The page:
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Vol 14 (2016) - Issue 5

Avoiding common mistakes in international franchising

Carl E. Zwisler, Gray Plant Mooty, Washington, D.C., USA and Beata Krakus, Greensfelder, Hemker & Gale, Chicago, USA

This is the third article in the series “Avoiding Common Mistakes in International Franchising.” In the following pages, the authors continue their discussion of planning for international expansion, focusing on the benefits and detriments of alternative franchising strategies, including how different strategies affect legal costs and timelines.

Anatomy of a franchise dispute: Lessons for transactional lawyers drafting franchising agreements

Francesca R. Turitto, Roma Legal Partners, Rome, Italy, Olivia Gast, Gast Avocats, Paris, France, Eduardo Damião Gonçalves, Mattos Filho, Veiga Filho, Marrey Jr e Quiroga Advogados, São Paulo, Brazil and Craig Tractenberg, Fox Rothschild LLP, New York, USA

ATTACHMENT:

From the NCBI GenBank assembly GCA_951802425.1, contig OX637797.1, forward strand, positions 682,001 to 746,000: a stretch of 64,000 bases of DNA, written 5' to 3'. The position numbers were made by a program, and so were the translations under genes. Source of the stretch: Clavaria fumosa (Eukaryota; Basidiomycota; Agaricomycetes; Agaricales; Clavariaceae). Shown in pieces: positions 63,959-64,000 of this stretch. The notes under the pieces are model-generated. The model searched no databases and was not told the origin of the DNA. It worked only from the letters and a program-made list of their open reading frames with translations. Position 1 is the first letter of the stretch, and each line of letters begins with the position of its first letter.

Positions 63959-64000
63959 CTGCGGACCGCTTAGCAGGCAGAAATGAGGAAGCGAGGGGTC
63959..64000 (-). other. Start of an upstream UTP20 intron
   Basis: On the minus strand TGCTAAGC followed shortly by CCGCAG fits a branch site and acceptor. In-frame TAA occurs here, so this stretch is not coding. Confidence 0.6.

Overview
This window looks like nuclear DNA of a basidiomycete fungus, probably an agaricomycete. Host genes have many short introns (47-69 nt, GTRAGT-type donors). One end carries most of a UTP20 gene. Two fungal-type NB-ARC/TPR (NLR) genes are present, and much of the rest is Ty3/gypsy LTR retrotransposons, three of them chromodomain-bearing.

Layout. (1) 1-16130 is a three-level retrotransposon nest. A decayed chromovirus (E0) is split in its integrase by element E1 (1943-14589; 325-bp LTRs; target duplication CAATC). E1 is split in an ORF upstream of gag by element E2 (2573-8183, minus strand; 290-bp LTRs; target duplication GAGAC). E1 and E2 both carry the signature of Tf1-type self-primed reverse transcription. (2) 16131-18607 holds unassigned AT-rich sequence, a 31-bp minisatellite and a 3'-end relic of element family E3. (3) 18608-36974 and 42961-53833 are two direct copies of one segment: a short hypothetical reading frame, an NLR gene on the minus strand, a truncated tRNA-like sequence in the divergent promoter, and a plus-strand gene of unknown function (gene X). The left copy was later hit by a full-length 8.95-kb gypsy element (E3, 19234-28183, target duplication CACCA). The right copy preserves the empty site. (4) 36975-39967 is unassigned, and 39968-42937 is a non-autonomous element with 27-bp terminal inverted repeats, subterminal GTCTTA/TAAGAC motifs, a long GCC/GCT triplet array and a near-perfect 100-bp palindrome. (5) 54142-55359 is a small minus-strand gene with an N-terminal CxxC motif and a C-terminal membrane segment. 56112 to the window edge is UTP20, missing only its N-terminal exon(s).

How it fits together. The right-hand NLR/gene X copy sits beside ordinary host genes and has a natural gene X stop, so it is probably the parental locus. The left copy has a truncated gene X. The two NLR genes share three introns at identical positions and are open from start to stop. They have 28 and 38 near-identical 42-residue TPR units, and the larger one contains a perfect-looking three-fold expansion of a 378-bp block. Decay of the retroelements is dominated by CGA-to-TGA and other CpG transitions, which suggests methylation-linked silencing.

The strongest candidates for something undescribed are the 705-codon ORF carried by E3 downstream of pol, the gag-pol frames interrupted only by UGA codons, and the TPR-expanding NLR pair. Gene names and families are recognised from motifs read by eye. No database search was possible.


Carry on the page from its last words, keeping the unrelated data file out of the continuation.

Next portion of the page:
This article attempts to distil the secrets of drafting franchise documents in an effort to pre-emptively avoid disputes, bringing together the insights litigators, dispute resolution and transactional lawyers, including lawyers who have been arbitrators in franchise disputes. The authors identify recurrent issues in the franchise relationship which should be addressed by drafting. Recognizing the differences from country to country, state to province, industry to industry, will help transactional lawyers limit the opportunities for disagreement. To the extent that disputes occur, as is inevitable, careful drafting will render the outcomes more predictable. This article aims to identify the risks and the possible drafting techniques to address the risks, and to minimise the chance that certain contractual provisions are unenforceable.

Uber – A 'fare' deal for franchisees?

Elizabeth Lang and Mark Abell, Bird & Bird, London, UK

On 28 October 2016 the UK Employment Tribunal ruled in favour of two Uber drivers seeking to establish their status as 'workers' as the first of a number of such cases backed by the GMB union. The decision has implications for the increasing number of businesses and workers who operate within what has become called the 'gig' economy and could potentially impact upon low entry threshold "gig" franchises like contract cleaning and other service based franchises. This article assesses the likely impact of the decision.